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“We want the community to rebuild their own heritage,” Lazare Eloudou Assomo, the UNESCO Representative to Mali, said at a United Nations press conference this past June. “It's not just about rebuilding stones. It's also about keeping the cultural significance and keeping the role that the mausoleum had in structuring the life of the community.”
Out of the 16 mausoleums included on the UNESCO World Heritage List, Salafist extremists obliterated 14. The mausoleums contained shrines to Sufi Islamic saints, the veneration of whom is blasphemous to the rigid religious beliefs of the Salafists. In addition to the restoration of the structures, Malians are now also searching for a number of related, centuries-old manuscripts, hidden away by locals during the conflict. It’s estimated that 4,000 of around 40,000 texts from the Ahmed Baba Institute, dating back to the 13th century, were destroyed or disappeared, although the exact loss is still unclear. By donkey, boat, and bicycle, some 1,000 trunks full of the texts bound in rag paper were smuggled out of the city to safety by Malians during the strife, but the conditions around the conservation efforts have been less than ideal. What the extremists did not burn is now at risk of rotting.
And Mali is still about $8 million short of what it needs to even complete the Timbuktu architectural repairs alone. On March 14, UNESCO launched an $11 million rehabilitation project of the historic West African city, but funding stalled at $3 million in April, partly due to the project’s lack of urgency compared to other global humanitarian plights.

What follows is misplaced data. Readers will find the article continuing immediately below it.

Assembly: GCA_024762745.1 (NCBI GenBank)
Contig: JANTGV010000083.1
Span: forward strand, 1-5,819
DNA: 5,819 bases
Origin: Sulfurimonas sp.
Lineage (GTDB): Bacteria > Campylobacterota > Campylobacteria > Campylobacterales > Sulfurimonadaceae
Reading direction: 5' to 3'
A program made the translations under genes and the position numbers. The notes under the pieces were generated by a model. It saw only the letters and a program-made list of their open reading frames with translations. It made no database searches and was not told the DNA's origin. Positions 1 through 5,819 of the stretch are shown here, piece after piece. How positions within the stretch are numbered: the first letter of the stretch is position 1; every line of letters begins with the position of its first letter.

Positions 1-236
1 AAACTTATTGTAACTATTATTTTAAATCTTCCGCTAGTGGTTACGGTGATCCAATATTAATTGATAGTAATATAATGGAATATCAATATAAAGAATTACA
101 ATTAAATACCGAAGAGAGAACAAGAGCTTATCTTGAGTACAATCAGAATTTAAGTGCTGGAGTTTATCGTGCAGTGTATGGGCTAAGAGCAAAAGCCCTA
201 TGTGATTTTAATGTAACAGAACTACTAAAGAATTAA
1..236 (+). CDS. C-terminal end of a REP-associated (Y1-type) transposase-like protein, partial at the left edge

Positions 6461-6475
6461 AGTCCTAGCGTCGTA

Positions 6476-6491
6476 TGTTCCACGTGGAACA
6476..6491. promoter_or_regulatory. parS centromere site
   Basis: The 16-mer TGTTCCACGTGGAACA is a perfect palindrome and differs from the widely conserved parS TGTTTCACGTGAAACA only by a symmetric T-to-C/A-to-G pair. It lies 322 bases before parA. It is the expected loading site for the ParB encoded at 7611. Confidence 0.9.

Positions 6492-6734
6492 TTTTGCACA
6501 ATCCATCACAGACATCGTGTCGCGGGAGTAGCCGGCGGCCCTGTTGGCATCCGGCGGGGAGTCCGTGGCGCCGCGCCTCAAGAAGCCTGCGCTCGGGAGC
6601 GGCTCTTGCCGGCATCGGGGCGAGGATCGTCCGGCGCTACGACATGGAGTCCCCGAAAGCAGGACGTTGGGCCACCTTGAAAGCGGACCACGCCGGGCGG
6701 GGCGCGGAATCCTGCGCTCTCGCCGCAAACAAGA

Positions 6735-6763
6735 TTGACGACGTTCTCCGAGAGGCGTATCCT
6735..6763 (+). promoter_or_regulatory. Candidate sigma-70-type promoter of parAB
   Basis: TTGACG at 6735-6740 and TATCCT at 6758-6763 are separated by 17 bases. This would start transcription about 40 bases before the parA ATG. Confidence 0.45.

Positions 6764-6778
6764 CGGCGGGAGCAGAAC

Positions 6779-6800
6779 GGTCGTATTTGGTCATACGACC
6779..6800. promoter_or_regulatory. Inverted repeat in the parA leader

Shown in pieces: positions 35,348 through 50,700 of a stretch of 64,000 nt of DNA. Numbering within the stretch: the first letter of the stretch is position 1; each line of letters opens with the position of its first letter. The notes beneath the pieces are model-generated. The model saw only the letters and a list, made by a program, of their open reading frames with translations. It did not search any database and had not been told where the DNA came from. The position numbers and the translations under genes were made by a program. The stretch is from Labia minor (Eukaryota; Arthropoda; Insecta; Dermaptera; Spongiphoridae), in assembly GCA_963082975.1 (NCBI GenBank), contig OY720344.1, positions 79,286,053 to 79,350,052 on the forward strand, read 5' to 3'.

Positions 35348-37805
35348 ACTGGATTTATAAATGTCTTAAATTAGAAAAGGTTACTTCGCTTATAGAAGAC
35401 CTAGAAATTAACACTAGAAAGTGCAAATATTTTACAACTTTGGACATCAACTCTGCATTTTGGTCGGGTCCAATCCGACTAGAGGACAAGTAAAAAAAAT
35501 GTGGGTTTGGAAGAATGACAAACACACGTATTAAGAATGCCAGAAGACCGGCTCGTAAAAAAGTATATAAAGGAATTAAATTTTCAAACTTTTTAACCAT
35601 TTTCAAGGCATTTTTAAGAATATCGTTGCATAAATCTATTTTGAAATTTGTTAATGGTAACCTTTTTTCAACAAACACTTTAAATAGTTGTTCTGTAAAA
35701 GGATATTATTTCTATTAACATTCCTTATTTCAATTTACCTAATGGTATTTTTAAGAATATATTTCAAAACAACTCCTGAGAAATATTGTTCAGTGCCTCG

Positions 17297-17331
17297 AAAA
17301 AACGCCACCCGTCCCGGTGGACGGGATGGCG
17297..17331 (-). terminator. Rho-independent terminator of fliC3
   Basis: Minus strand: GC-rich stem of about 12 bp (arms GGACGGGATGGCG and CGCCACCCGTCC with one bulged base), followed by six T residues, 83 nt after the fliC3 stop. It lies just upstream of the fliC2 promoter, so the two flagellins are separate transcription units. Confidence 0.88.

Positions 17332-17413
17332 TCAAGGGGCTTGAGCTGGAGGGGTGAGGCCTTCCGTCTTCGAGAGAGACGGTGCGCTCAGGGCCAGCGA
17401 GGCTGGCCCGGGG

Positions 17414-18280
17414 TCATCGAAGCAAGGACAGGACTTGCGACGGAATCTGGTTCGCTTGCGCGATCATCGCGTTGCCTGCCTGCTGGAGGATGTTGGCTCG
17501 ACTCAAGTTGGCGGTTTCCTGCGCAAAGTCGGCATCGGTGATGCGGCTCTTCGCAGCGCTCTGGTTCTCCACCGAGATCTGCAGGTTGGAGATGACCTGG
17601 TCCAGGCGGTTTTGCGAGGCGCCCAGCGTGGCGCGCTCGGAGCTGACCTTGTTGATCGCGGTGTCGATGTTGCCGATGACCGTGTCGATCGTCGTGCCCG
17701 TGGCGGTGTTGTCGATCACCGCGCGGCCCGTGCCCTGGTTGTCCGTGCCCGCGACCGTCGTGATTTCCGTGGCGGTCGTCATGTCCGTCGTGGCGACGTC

Timbuktu—more frequently a synonym for a far-flung place that might as well be off the map—remains mostly uncharted in the international consciousness, despite long being an intellectual crossroads. And news from Mali—not least the Air Algerie crash last month—centers on communities still struggling with the aftereffects of the coup, which culminated in an Islamist insurgency in January 2013.
Considering all of the violence and displacement, restoring ancient tombs and fragile texts might seem small in comparison. Yet Timbuktu, with its incredible mud architecture and history as a home for libraries and universities, is fighting to hold onto its rich traditions. Initiatives like the Timbuktu Renaissance Action Group are working to encourage cultural preservation as a means of sustainable economic redevelopment. The group has partnered with artists like Malian musician Fadimata Walet Oumar, who proclaimed during the extremist occupation in 2012 that if “they want to ban our music...they will have to kill us first.”
Fierce pride like Oumar’s will hopefully assure a continued voice for Malian heritage, but that’s only if the rest of the world starts to pay attention. The next phase of the Timbuktu restoration was intended to take place this coming September following the rainy season, but progress is at a crawl, as UNESCO and other groups struggle to raise the necessary funds. Conflict continues in parts of the country, with the French stepping in once again to take on Mali’s Islamic militants—local cultural treasures and important pieces of national heritage are still at risk. It’s time the world started paying attention to Mali’s cultural quest, and what it means to a people fighting to rebuild.
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